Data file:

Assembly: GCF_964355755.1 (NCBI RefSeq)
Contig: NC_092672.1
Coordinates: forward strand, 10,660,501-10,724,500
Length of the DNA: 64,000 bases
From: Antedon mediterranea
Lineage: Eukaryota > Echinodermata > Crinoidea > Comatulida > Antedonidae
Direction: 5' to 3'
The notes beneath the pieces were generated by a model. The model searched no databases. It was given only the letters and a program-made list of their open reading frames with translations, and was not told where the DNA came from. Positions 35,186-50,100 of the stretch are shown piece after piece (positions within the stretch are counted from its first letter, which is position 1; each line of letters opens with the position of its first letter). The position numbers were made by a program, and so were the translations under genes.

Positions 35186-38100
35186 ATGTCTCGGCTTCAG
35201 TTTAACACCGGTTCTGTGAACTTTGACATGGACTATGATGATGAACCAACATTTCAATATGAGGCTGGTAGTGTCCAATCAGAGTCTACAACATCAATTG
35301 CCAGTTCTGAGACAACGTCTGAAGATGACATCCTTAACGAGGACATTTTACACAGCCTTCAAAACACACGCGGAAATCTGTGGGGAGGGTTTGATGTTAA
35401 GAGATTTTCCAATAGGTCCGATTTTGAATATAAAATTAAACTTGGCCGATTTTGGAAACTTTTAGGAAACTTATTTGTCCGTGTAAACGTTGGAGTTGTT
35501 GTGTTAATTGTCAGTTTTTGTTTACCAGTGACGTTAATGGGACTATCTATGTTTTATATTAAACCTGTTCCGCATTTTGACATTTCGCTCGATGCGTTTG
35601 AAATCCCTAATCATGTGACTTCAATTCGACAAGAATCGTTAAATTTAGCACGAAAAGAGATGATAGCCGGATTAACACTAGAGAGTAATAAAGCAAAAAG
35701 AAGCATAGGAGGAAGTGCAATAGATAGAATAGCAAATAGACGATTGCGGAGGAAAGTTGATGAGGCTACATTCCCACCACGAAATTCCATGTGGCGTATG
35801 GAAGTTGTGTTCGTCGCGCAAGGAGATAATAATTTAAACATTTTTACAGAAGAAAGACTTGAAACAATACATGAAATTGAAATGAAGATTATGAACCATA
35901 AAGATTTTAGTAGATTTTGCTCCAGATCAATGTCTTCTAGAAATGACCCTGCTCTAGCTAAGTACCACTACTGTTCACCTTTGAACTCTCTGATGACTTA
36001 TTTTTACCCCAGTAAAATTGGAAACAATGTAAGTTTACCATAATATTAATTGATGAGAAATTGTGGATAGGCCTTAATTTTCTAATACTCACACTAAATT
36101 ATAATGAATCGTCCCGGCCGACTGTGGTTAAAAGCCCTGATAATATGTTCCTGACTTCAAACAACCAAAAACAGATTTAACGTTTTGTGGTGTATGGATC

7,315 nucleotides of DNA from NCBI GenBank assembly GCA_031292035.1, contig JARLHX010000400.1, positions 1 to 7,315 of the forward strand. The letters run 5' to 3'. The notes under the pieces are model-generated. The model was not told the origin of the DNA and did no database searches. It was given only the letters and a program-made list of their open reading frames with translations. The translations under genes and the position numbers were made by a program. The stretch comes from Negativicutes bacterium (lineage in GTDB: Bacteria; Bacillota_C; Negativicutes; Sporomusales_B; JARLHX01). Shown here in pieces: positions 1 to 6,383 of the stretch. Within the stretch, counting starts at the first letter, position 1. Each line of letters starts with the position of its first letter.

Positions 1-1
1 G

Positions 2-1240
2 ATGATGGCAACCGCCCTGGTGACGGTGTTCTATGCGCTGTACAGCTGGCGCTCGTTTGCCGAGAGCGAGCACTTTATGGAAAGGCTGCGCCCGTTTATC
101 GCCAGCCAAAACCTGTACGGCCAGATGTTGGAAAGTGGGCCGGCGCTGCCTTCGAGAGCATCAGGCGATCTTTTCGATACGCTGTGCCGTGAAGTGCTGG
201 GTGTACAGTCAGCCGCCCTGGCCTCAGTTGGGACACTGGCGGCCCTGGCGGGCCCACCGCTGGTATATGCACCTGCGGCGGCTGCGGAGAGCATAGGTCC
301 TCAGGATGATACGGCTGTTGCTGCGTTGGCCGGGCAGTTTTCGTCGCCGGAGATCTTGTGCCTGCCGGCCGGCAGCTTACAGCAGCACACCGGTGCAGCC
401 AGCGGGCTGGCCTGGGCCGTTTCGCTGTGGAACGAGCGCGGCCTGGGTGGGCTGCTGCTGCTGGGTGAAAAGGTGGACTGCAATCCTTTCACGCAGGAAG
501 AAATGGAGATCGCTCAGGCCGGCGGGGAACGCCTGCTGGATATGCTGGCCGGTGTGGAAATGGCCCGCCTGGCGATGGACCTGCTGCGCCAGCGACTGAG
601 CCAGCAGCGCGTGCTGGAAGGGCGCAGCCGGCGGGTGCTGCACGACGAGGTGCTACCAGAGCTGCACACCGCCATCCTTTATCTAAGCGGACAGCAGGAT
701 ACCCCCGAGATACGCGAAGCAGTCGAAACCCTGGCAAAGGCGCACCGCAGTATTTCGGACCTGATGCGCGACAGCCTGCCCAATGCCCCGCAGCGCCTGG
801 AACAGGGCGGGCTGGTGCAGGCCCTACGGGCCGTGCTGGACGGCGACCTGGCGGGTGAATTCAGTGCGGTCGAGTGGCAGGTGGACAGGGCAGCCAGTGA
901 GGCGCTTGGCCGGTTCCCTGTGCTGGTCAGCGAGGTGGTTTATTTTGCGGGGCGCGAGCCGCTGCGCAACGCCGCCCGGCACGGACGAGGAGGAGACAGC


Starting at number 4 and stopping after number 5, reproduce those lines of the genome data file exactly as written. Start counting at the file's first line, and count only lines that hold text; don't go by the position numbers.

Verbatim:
Length of the DNA: 64,000 bases
From: Antedon mediterranea